Almost every writer has that eventual goal of being paid for his or her writing. But guess what? It takes a long time to get there … and if you’re pursuing publication in literary journals or magazines, chances are it will take even longer. Just because your goal is to “get paid” doesn’t mean you should dismiss non-paying markets. Similarly, just because your dream is Big Name Journal X, Y, or Z doesn’t mean you shouldn’t also consider Just Starting Out Journal A, B, and C. However, you must also be careful not to compromise yourself as a writer. Every place you submit should be a place you would be proud to be published in. And just because the current market for writing is flooded with this or that genre doesn’t mean you should “sell out” and give up your writing focus to fit the mold. Standing out is just as important as fitting in.

research (but also: play)

Finding the perfect market for your writing is not as easy as opening a book of publishers, closing your eyes, and letting fate decide. It takes research. Read the journals you think you might submit to. Try to find interviews with the editors. Stalk the blogs or other writings of the editorial staff and previously published authors of a particular market. Know what you’re getting into before you dip your toe into that water! On the other hand, sometimes finding the perfect market for your writing is as easy as opening a book of publishers, closing your eyes, and letting fate decide. Sometimes it takes a little play. Sometimes it takes falling in love with a journal’s name and just going for it. Sometimes it takes knowing this is the top market in the literary world and determining that you’re going to get in. Sometimes it takes submitting … and submitting again … and again … and again. Do the work, study up, but also be sure to have fun with it!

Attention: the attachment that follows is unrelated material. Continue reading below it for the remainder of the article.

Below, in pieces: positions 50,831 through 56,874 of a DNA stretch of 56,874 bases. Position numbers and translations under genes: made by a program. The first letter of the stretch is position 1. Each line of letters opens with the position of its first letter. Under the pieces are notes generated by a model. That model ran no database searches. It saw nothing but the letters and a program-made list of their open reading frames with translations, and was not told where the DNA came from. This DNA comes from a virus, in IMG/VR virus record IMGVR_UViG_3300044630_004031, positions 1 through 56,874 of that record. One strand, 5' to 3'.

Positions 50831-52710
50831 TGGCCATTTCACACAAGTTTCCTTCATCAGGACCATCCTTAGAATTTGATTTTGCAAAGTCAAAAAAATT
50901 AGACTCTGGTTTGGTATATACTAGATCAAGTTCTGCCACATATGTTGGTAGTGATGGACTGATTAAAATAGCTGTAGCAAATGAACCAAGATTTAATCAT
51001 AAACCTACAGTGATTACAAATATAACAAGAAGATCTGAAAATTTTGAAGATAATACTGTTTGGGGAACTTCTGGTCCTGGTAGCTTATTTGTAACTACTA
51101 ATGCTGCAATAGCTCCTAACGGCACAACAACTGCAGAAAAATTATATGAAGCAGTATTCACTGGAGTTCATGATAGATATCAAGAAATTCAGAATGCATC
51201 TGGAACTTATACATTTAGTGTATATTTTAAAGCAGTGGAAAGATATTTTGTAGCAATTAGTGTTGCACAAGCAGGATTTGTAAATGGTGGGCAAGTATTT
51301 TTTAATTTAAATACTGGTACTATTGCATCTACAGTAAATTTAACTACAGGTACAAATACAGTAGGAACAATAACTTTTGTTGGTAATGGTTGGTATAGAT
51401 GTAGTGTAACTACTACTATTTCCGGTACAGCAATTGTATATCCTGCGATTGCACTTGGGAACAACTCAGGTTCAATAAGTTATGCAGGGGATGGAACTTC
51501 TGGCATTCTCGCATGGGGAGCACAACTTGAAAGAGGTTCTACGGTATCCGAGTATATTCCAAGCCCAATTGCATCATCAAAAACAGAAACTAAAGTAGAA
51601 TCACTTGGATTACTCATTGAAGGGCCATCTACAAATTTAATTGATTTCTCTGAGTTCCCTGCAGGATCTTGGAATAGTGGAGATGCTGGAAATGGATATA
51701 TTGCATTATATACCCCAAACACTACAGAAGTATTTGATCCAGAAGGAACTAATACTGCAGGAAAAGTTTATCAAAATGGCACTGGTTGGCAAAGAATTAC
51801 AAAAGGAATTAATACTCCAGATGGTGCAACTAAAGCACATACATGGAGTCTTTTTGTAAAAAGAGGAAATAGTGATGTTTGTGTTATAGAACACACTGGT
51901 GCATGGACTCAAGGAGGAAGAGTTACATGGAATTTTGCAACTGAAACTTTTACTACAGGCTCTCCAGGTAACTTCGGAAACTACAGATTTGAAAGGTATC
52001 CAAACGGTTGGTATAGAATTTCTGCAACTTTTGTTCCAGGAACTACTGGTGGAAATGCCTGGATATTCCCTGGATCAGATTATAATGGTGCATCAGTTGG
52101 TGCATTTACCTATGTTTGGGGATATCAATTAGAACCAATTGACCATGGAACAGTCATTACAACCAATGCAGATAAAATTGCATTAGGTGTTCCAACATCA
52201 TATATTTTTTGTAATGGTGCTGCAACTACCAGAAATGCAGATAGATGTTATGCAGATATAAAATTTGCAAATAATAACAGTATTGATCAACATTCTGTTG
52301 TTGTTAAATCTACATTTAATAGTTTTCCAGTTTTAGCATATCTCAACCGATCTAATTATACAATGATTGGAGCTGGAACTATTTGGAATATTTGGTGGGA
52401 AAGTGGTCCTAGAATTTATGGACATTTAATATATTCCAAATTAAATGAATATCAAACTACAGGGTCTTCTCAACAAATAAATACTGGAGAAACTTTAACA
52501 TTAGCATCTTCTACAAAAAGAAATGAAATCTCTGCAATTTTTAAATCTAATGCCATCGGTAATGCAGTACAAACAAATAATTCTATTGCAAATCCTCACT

bottom line

The bottom line is: finding the perfect market for your writing takes a lot of work, and careful consideration, on your part. You have to know what it is you’re aiming for before you rocket your work into the world. Sometimes starting the submission process means taking a day just for research. Personally, my submission process takes a while to get started because I begin with sorting my poems, creating potential submission packets, researching journals that those packets might fit, and a few days later finally getting to the work of submitting! Don’t be afraid to go slow, and find the places that are perfect for your work!

your turn

How do you go about finding the perfect markets for your work? Do you spend a lot of time researching publishers and journals, or are you looser with your process? Share your tips and techniques in the comments below!


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Check out the six Our Lost Jungle Submit-O-Rama Challenges!:


  1. For this SOR, I've been using the Poets & Writers list and filtering by subgenre. That way, I know I am looking at publications that are interested in at least one of the topics that I cover in my writing. I sorted out the group of poems that I am choosing from at the beginning of the month. I've been picking which ones to submit where as I go along.

    1. Great strategy, Michelle! Thank you so much for sharing!! :)